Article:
Better as a mystery than a coming-of-age tale but not even fully successful as that


A psychic 17-year-old learns to talk to the living, while an adult detective catches a serial killer in this sequel to Dead Connection (2006).

Murray’s only friends are the dead teenagers who talk to him at the cemetery and Pearl, the cemetery caretaker's daughter, who befriended him when she helped him use his ability to speak with the dead to solve a murder in the previous book. Pearl's father, Janochek, allows Murray to live in a cemetery shed since the boy's unwilling to live with his prostitute mother. But despite the friendship of Pearl and Janochek, Murray is introverted and shy. While Pearl angrily pushes him to further develop his psychic powers, Murray develops an attraction for a dead girl, a cute-as-a-button dancer he'd seen from a distance while she was alive. Meanwhile, Murray's old ally/antagonist, Deputy Gates, seeks clues about a rash of missing homeless people. Along with his fellow officers and a social-worker girlfriend, Deputy Gates does legwork worthy of a police procedural. In interwoven segments of choppy, fragmented prose conveyed in shifting points of view that give all the characters a similarly odd, adult voice, Deputy Gates, Murray, Pearl, and Janochek observe these two scarcely intersecting storylines. The sense of fragmentation is heightened by infodumps about social work, homelessness, domestic violence, and the criminal justice system. The resolution owes more to adult efforts than to Murray's powers.

Better as a mystery than a coming-of-age tale but not even fully successful as that . (Paranormal mystery. 15-18)

Pub Date: Oct. 20, 2015

ISBN: 978-0-374-30227-6

Page Count: 336

Publisher: Farrar, Straus and Giroux

Review Posted Online: July 27, 2015

Kirkus Reviews Issue: Aug. 15, 2015

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Only marginally intriguing.


In a remote part of Utah, in a “temple of excellence,” the best of the best are recruited to nurture their talents.

Redemption Preparatory is a cross between the Vatican and a top-secret research facility: The school is rooted in Christian ideology (but very few students are Christian), Mass is compulsory, cameras capture everything, and “maintenance” workers carry Tasers. When talented poet Emma disappears, three students, distrusting of the school administration, launch their own investigation. Brilliant chemist Neesha believes Emma has run away to avoid taking the heat for the duo’s illegal drug enterprise. Her boyfriend, an athlete called Aiden, naturally wants to find her. Evan, a chess prodigy who relies on patterns and has difficulty processing social signals, believes he knows Emma better than anyone. While the school is an insidious character on its own and the big reveal is slightly psychologically disturbing, Evan’s positioning as a tragic hero with an uncertain fate—which is connected to his stalking of Emma (even before her disappearance)—is far more unsettling. The ’90s setting provides the backdrop for tongue-in-cheek technological references but doesn’t do anything for the plot. Student testimonials and voice-to-text transcripts punctuate the three-way third-person narration that alternates among Neesha, Evan, and Aiden. Emma, Aiden, and Evan are assumed to be white; Neesha is Indian. Students are from all over the world, including Asia and the Middle East.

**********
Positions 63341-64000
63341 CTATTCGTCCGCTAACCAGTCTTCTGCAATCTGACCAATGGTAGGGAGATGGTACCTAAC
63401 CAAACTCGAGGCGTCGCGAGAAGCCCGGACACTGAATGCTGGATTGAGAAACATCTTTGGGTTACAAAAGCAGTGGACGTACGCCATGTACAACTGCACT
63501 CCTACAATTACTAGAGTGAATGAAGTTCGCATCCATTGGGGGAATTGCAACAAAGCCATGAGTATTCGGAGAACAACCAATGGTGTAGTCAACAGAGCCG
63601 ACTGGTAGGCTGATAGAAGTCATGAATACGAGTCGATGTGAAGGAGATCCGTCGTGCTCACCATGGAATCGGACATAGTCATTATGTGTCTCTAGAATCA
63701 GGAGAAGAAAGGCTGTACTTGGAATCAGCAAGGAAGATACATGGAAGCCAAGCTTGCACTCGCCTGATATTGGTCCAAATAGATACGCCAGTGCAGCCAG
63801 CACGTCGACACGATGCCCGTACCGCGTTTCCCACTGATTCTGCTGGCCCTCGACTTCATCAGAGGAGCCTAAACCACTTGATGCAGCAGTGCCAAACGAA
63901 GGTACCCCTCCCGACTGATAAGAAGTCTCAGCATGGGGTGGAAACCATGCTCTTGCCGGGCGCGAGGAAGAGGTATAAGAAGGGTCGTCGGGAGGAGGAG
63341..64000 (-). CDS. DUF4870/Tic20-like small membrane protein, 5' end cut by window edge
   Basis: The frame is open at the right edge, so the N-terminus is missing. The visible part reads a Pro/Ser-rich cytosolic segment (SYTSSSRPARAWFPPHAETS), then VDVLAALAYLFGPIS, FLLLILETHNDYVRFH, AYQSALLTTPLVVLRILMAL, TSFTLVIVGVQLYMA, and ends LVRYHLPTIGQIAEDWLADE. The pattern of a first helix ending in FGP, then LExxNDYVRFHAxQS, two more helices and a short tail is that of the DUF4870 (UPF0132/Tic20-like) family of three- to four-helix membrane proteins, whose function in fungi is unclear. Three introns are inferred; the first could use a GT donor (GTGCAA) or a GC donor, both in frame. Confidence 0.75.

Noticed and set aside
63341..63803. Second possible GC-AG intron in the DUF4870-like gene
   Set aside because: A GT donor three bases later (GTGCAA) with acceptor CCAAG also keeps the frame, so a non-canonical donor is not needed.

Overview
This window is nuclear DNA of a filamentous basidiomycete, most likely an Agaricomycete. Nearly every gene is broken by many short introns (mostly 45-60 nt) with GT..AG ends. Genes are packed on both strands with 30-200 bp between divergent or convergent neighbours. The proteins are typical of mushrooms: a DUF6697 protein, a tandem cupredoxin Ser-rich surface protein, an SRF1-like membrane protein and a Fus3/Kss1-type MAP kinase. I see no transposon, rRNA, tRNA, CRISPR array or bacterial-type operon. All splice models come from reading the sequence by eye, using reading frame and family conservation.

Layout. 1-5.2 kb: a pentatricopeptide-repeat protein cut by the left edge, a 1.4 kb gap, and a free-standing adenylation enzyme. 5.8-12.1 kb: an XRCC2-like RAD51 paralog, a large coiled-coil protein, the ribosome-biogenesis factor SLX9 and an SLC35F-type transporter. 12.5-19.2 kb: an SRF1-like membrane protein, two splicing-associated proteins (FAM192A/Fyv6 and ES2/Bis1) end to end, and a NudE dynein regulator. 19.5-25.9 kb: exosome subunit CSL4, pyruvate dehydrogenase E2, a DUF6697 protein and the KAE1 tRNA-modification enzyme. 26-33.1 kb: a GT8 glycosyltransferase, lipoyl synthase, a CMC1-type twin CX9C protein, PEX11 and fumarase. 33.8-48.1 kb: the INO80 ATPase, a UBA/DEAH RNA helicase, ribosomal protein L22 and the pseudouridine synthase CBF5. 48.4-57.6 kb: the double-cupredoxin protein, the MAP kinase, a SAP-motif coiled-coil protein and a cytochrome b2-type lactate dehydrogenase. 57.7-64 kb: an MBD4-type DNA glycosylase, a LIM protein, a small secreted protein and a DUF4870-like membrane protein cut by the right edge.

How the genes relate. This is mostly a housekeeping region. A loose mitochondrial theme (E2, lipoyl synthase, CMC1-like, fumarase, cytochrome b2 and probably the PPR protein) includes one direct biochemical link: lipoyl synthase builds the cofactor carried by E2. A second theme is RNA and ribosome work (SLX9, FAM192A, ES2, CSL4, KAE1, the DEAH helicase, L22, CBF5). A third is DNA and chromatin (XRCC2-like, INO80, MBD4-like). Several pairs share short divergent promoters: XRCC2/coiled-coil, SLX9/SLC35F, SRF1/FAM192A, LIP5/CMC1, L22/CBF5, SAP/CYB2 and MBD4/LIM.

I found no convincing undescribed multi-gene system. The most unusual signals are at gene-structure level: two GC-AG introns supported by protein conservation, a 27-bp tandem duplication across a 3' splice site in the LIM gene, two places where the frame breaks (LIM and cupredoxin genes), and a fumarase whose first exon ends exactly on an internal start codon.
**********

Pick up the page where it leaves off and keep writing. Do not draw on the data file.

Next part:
Only marginally intriguing. (Mystery. 15-18)

Pub Date: April 14, 2020

ISBN: 978-0-06-266203-3

Page Count: 416

Publisher: Katherine Tegen/HarperCollins

Review Posted Online: Jan. 19, 2020

Kirkus Reviews Issue: Feb. 15, 2020

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Perhaps a more genuinely enlightened protagonist would have made this debut more engaging


Audrey Rose Wadsworth, 17, would rather perform autopsies in her uncle’s dark laboratory than find a suitable husband, as is the socially acceptable rite of passage for a young, white British lady in the late 1800s.

The story immediately brings Audrey into a fractious pairing with her uncle’s young assistant, Thomas Cresswell. The two engage in predictable rounds of “I’m smarter than you are” banter, while Audrey’s older brother, Nathaniel, taunts her for being a girl out of her place. Horrific murders of prostitutes whose identities point to associations with the Wadsworth estate prompt Audrey to start her own investigation, with Thomas as her sidekick. Audrey’s narration is both ponderous and polemical, as she sees her pursuit of her goals and this investigation as part of a crusade for women. She declares that the slain aren’t merely prostitutes but “daughters and wives and mothers,” but she’s also made it a point to deny any alignment with the profiled victims: “I am not going as a prostitute. I am simply blending in.” Audrey also expresses a narrow view of her desired gender role, asserting that “I was determined to be both pretty and fierce,” as if to say that physical beauty and liking “girly” things are integral to feminism. The graphic descriptions of mutilated women don’t do much to speed the pace.

Perhaps a more genuinely enlightened protagonist would have made this debut more engaging . (Historical thriller. 15-18)

Pub Date: Sept. 20, 2016

ISBN: 978-0-316-27349-7

Page Count: 336

Publisher: Jimmy Patterson/Little, Brown

Review Posted Online: June 1, 2016

Kirkus Reviews Issue: June 15, 2016

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